Reforestation as a tool to combat desertification in northern Espírito Santo, says study
Forests and landscapes restoration and the legal adequacy of rural properties can improve water production and quality and strengthen water security in the Itaúnas and São Mateus river basins.
The restoration of more than 142 thousand hectares of areas that are currently degraded in the north of Espírito Santo is an opportunity to face the serious risks of drought and lack of water in the state, according to a new study released this Tuesday (15) by two local Hydrographic Basin Committees (CBHs), with the support of WRI Brasil and the International Institute for Sustainability (IIS).
The far north of Espírito Santo is mentioned in the National Action Program to Combat Desertification and Mitigate the Effects of Drought (PAN-Brazil). The high degree of degradation that leaves the soil susceptible to desertification results from decades of land occupation by pastures, monoculture of eucalyptus, sugar cane and fruit growing that have generated soil loss, erosion and silting of water courses. Only 15% of the region still has native forest cover.
The theme is so urgent in the region that it led the CBHs of the Itaúnas and São Mateus Rivers to create, in March 2020, their respective Forest Restoration Technical Chambers, with the objective of identifying partnerships and initiating restoration actions in both basins, participatory and dialogued with the local community, municipal governments, companies and society in general.
Good news is that this risk can be reduced by restoring landscapes and forests. This is the main conclusion of the study “Planning the Restoration of landscapes and forests of the Hydrographic Basins of the Itaúnas and São Mateus Rivers”. The work shows that 27 thousand hectares in the Itaúnas basin and 78 thousand hectares in the São Mateus basin can be restored in water Conservation Areas (APPs), in addition to approximately 50 thousand hectares that can be restored to adapt the Legal Reserve (RL) in the two basins.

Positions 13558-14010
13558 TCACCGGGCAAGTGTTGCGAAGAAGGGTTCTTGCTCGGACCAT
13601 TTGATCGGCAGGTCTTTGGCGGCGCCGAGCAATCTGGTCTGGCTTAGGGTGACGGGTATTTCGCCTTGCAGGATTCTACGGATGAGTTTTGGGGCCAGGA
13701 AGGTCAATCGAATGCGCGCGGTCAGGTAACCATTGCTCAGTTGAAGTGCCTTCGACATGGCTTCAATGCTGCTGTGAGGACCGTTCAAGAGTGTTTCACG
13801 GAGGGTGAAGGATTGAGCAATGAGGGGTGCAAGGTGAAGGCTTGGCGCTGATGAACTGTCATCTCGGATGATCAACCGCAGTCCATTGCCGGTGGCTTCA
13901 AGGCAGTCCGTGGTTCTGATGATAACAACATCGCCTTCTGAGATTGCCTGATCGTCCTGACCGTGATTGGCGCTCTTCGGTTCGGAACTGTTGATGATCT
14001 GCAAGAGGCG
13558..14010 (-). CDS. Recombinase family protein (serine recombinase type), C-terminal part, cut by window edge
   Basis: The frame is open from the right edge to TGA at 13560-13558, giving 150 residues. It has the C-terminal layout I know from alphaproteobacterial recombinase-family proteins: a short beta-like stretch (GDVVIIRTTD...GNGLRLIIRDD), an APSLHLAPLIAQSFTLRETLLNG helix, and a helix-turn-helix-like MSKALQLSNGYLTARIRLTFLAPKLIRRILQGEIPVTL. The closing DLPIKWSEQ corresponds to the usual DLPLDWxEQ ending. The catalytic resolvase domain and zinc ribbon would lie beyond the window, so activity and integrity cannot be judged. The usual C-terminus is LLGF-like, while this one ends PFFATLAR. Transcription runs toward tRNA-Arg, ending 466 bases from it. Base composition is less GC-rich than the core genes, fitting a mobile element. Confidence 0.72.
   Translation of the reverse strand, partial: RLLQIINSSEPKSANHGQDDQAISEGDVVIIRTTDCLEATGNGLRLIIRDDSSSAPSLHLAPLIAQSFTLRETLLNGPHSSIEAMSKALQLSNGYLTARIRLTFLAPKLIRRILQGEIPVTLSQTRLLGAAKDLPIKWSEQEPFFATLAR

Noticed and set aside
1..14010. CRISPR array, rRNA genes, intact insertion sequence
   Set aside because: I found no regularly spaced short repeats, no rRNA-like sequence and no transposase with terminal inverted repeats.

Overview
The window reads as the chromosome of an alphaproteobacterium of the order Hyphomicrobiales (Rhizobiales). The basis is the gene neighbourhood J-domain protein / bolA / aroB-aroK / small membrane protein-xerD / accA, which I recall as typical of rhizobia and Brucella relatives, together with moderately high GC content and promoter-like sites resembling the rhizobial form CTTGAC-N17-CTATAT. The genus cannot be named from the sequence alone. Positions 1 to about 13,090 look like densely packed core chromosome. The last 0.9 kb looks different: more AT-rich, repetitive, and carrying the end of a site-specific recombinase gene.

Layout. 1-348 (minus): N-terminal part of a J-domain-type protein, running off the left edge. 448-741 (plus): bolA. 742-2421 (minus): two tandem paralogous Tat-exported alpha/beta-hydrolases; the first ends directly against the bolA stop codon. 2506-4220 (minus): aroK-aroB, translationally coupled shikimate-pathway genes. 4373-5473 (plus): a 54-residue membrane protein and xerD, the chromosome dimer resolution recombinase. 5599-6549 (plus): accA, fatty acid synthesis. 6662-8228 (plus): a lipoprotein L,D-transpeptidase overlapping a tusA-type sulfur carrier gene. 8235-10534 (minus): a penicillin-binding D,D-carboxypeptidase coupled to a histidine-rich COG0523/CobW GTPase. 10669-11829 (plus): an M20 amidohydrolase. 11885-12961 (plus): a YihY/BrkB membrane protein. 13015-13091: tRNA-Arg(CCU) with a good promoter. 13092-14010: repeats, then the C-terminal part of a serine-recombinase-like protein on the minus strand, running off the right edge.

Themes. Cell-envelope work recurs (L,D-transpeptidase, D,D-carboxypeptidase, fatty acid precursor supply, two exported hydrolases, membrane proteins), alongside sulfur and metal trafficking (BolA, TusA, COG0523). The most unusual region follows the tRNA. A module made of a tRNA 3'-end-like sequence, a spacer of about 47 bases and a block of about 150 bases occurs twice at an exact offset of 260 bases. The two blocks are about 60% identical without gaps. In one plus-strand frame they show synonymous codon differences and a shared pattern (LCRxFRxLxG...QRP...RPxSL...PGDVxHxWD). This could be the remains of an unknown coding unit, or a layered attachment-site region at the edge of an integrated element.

According to Brazilian environmental legislation, APP areas have a fixed location in space, but RLs can be allocated within the landscape in an intelligent way, aiming to obtain the highest environmental returns at a lower cost, and avoiding conflicts with agricultural areas. “The study shows what are the priority areas for restoration in order to comply with the Forest Code, highlighting those that can bring the greatest benefits in terms of biodiversity conservation and mitigation of climate change, in places where restoration costs are lower . The results will help local actors to define the best way to reforest ”, says Juliana Almeida Rocha, from IIS, one of the authors of the study. In addition to the benefits cited by the author, restoration helps to maintain the water cycle, contributing to the formation of clouds and increased rainfall, as well as contributing to greater water infiltration into the soil, reducing erosion processes.